While some of the show’s main female characters like budding artist Claire Fisher (Lauren Ambrose) and Nathan’s love interest, Brenda Chenowith (Rachel Griffiths) are modern-day feminists, others — like the more traditionalist, long-suffering housewife Ruth Fisher — are clearly not. Granted, Claire possesses a self-destructive penchant for “bad boys,” and Brenda’s high libido is a challenge to match, even for Nate. But that’s okay, because Six Feet Under is more interested in the individual truth under the appearance of societal roles, rather than shaming women for being sexually experimental beings. Particularly interesting is Ruth’s character arc towards self-actualization, as an older mother and widow. Ruth unhappily has a string of affairs, trying to “fix” her men, before realizing that maybe what she really needs to feel useful is a profession – something just for herself.

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Ghosts and fantasy

Six Feet Under uses surreal dream sequences and fantasies to investigate and resolve the conflicted inner world of its main characters. Nate and David are both plagued by a doppelgänger version of their deceased father, who pops up at the most inconvenient moments to mock them into action. But instead of making us feel morbid and gloomy, these recurrent ghosts point to death as a natural occurrence, or a part of life. Nowhere is the symbiotic relationship between life and death better portrayed than in Nate’s weed-induced dream, when he stumbles into a parlor room where Life, Death, and his deceased father are playing an endless round of poker.

Normalizing drug use

Nowadays, drug use on TV is no longer a rare deal. Just think of It’s Always Sunny in Philadelphia, or recall Richie Finestre’s coke habit on Vinyl. So looking back, the Fisher family’s recreational intake of marijuana throughout Six Feet Under seems relatively harmless. But not only does it lead to moments of much-needed comic relief — when Ruth accidentally pops an ecstasy pill on a camping trip, thinking it’s aspirin — but it also permits a kind of individual freedom, which ultimately leads to growth and revelation. Weeds learned a thing or two from Six Feet Under.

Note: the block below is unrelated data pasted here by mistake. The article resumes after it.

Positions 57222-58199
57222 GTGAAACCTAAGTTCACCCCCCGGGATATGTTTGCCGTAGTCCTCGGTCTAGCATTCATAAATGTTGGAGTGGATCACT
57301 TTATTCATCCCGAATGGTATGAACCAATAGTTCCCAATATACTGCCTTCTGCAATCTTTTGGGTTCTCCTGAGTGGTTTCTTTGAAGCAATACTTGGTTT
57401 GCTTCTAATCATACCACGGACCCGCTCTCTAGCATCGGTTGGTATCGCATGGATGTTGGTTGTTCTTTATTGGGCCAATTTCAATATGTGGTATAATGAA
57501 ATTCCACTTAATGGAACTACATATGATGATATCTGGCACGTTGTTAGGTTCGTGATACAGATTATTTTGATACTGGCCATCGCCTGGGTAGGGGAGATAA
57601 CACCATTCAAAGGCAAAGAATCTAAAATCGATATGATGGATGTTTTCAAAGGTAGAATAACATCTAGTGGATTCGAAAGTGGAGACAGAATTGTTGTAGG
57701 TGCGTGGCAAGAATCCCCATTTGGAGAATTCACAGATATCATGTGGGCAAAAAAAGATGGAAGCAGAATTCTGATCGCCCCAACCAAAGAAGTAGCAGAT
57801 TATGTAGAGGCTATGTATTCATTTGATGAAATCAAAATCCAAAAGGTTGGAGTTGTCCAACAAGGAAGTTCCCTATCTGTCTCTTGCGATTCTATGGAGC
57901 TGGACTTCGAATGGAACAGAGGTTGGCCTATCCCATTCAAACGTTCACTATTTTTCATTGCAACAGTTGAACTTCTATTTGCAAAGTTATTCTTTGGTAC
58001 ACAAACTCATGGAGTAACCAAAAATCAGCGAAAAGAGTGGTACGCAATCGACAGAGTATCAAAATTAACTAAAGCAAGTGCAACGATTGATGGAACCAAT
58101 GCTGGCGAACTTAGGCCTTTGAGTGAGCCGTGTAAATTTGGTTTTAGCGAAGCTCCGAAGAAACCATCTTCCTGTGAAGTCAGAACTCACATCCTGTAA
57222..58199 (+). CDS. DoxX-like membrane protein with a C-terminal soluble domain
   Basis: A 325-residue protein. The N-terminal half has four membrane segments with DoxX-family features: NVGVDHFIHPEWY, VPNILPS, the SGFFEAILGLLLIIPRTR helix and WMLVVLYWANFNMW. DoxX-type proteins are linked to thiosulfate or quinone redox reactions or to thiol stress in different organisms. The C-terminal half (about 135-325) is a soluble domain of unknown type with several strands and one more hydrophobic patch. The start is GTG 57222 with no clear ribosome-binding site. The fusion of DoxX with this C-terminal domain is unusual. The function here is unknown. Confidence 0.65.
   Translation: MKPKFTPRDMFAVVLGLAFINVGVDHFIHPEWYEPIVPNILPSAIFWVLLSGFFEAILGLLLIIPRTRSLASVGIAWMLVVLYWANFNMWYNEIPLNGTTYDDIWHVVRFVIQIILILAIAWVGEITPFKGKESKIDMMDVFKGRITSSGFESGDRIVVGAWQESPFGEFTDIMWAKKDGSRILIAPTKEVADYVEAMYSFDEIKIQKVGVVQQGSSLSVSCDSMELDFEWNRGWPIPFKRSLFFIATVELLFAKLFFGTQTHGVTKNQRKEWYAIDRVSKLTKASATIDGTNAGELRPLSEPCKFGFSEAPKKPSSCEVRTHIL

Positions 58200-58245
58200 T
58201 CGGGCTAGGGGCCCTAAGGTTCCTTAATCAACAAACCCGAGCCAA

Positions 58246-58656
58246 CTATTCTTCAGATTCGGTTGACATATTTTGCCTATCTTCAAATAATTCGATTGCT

Mental illness

Despite their polished suburban surface, not only are the Fishers a highly dysfunctional family — mostly due to Ruth’s undiagnosed BPD — but surprisingly, no one ever easily resorts to therapy. Six Feet Under also explores Brenda’s own dysfunctional childhood, as the twin sister of her codependent brother Billy (Jeremy Sisto) and pet project of her own neurotic psychiatrist parents. When he goes off his meds, Billy’s violent psychotic episodes and the resulting disruption feel extremely authentic. Thankfully, the show never paints Billy as the bad guy, even when his mental illness puts a taxing strain on Nate and Brenda’s fractured relationship. Instead, we come to empathize with Billy’s struggle to cope with his inner demons.

A personal reaction to Kurt Cobain’s death

Although Six Feet anchor firmly anchors itself in 90s-2000s Los Angeles through a plethora of interwoven pop culture references and political events, it’s Nate’s personal reaction to Kurt Cobain’s death that stands out. At the time, Cobain’s suicide signaled the death of an era, just as Cobain himself embodied a kind of youthful rebellion and hope. Via Claire’s flashback of finding a tear-stained Nate in his room, listening to Nirvana’s All Apologies, we relive the shock of Cobain’s untimely death and its emotional impact on a generation Xers. On the upside, this scene also skillfully acknowledges how grief can create a closer bond between mourners; as a result, Claire also tries marijuana for the first time.

The finale

In one of the best show finales I have ever seen, the continuous sequence of Claire’s cross-country car trip on an open road– that opens with a shot of a jogging Nathan disappearing from view in her side view mirror - not only signals her leaving the past behind. Besides flashbacks to key Fisher family moments, Claire’s roadtrip is also interspliced with flash-forwards to a future in which we witness something never seen before on TV: the deaths of all the show’s major characters, including Claire’s own. Past, present, and future culminate into a powerful meditation and statement about the meaning of the life journey. While she drives toward her future death – as we all do - Claire’s reaction is an appropriate one: she laughs and cries at the same time.

All of ‘Six Feet Under’ is available to stream on HBO Now.

Christine is a NYC-based freelance writer who has contributed to Bustle, Salon, The Huffington Post, VICE, ELLE, Dazed & Confused, and i-D. Originally from Southern California and a graduate of Williams College, Christine still tries to keep it real.